• (ii) Oxyntic cells (parietal cells) are large and most numerous on the side walls of gastric glands. They strongly stain with eosin so they named so. They secrete HCl and castle's intrinsic factor that helps in the absorption of vitamin B12.
  • (iii) Mucous cells (Goblet cells) are present between other types of cells and secrete mucus.
  • endocrine cells usually present in the basal parts of the gastric   (@@@@ DOUBT Lines Missing). These are argentaffin cells and gastrin cells (G - cells). Argentaffin cells - produce serotonin, somatonin, is histamin. G - cells are present in the pyloric region and secrete and store the hormone gastrin.
  • Serotonin is a vasoconstrictor and stimulates the smooth muscles. Somatostatin supresses the release of hormones from digestive track. Histamine dilates the walls of blood vessels. Gastrin stimulate the gastric gland to release the gastric juice.
  • Stem cells are undifferentiated cells that are also present in the epithelium of gastric glands, which are also play an important role in healing.
  • Liver (Hepar) - is the largest internal gland of the body which is reddish brown in colour. It is covered by two sheaths - an outer membraneous serous capsule consisting of visceral peritoneum and an inner Glisson's capsule consisting of thin layer, of dense connective tissue. (Glisson's capsule is the characteristic feature of mammalian liver).
  • A pear - shaped sac like structure called gall bladder is attached to the posterior surface of the liver on the right side by connective tissue. [Rat and horse do not have gall bladder). Its function is to store the bile.
  • Liver has high power of regeneration. Ducts of liver is known as hepatic ducts, and duct of gall bladder is known as cystic duct
  • The bile duct passes downwards pastoriorty to join the main pancreatic duct to form the hepatopancreatic ampulla (ampulla of vater). The ampulla opens into the duodenum. The opening is guarded by the sphincter of oddi.
  • The liner cell secrete bile (pH 8.6) via hepatic duct to the gall bladder for storage (gall bladder bile pH is 7.6).
  • Bile salts (sodium carbonate, sodium glycocholate, sodium taurocholate) and phospholipids  help in the digestion of fats in the small intestine by bringing about their emulsification.
  • Functions of bile include, neutralisation of HCl, Emulsification, Absorption of fats and fat soluble vitamin, excretion and activation of lipase.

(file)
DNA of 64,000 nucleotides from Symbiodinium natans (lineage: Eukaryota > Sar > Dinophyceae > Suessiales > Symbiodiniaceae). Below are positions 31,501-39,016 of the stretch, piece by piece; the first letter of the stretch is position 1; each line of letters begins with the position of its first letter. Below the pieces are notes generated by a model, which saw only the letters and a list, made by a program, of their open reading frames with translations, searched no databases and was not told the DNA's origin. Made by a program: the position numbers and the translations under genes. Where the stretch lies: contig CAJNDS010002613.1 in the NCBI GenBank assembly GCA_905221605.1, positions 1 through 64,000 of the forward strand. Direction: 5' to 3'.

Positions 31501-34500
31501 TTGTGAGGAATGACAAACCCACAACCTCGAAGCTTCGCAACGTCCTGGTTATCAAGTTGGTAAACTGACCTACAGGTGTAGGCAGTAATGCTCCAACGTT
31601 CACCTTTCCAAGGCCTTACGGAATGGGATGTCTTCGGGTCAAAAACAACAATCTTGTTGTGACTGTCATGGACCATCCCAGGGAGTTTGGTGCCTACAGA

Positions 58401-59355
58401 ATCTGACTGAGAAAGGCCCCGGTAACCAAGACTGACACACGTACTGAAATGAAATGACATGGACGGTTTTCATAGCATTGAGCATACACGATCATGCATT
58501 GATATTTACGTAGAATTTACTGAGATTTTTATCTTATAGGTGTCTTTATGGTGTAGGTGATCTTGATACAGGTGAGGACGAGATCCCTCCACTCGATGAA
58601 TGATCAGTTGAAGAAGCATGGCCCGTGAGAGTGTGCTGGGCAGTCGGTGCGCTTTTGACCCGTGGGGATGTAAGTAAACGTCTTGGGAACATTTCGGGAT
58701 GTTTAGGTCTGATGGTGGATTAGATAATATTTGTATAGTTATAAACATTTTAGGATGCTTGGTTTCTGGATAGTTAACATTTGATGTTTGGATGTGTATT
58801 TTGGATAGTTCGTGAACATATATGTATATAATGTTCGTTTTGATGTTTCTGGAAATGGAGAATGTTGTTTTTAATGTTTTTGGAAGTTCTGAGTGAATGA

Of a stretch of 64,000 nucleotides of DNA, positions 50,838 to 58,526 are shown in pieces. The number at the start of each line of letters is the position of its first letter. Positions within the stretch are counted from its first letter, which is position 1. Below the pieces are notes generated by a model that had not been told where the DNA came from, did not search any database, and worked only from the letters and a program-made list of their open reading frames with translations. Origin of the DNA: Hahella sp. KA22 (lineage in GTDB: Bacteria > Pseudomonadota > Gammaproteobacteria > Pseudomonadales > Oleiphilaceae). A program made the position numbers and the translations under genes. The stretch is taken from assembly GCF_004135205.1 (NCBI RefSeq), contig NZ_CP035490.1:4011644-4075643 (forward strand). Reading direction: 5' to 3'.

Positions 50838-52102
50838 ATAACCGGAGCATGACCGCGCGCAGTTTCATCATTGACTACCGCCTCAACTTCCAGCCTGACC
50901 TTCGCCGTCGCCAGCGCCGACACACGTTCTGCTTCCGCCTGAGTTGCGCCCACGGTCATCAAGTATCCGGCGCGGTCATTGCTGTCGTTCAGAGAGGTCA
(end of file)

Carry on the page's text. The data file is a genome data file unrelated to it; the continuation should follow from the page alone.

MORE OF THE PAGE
• Pancreas is soft, lobulated, greyish - pink coloured gland (weight - 60 grams) which is known as dual gland.
  • Pancreatic juice is carried by the main pancreatic duct into the duodenum through the hepatopancreatic ampulla.
  • The pancreatic juice contains sodium bicarbonate, three proenzyme namely trypsinogen, chymotrypsinogen and procarboxypeptidase and some enzymes such as pancreatic amylase, DNA ase, RNAase, and pancreatic lipase. The juice helps in digestion of starch, proteins, nucleic acids and fats.
  • Intestinal glands lie in the wall of small intestine. They are 2 types (i) Crypts of Lieberkuhn and Brunner's glands.
  • Crypts of Lieberkuhn are simple tabular glands and occur throughout the small intestine between the villi.
  • Paneth cells are argentaffin cells are two types of cell present in crypts of lieberkuhn.
    Paneth cells → found in duodenum → secrete lysozyme
    Argentraffin cells (enterochromaffin cells)→ Among epithelial cells lining the crypts of Lieberkuhn → secrete serotonin.
  • Brunner's glands are branched tubular glands which are confined to the duodenum. They secrete alkaline watery fluid, alistle enzyme and mucus. They open into the crypts of Lieberkuhn. The mixture of secretion is called intestinal juice (or) succus entericus.
  • Succus entericus contains many enzymes.
    eg : aminopeptidases, dipeptidases, intestinal amylase, maltase, isomaltase, limit dextrinase, sucrose, lactose, intestinal lipase, nucleotidases, nucleophosphatases, nucleosidases, and enteropeptidase (enterokinase). All these enzyme act on all types of food.

Watch this video for the topic Alimentary canal and digestive glands Part-1 from 1:14 to 52:31

Watch this video for the topic Alimentary canal and digestive glands Part-2 from 0:34 to 57:31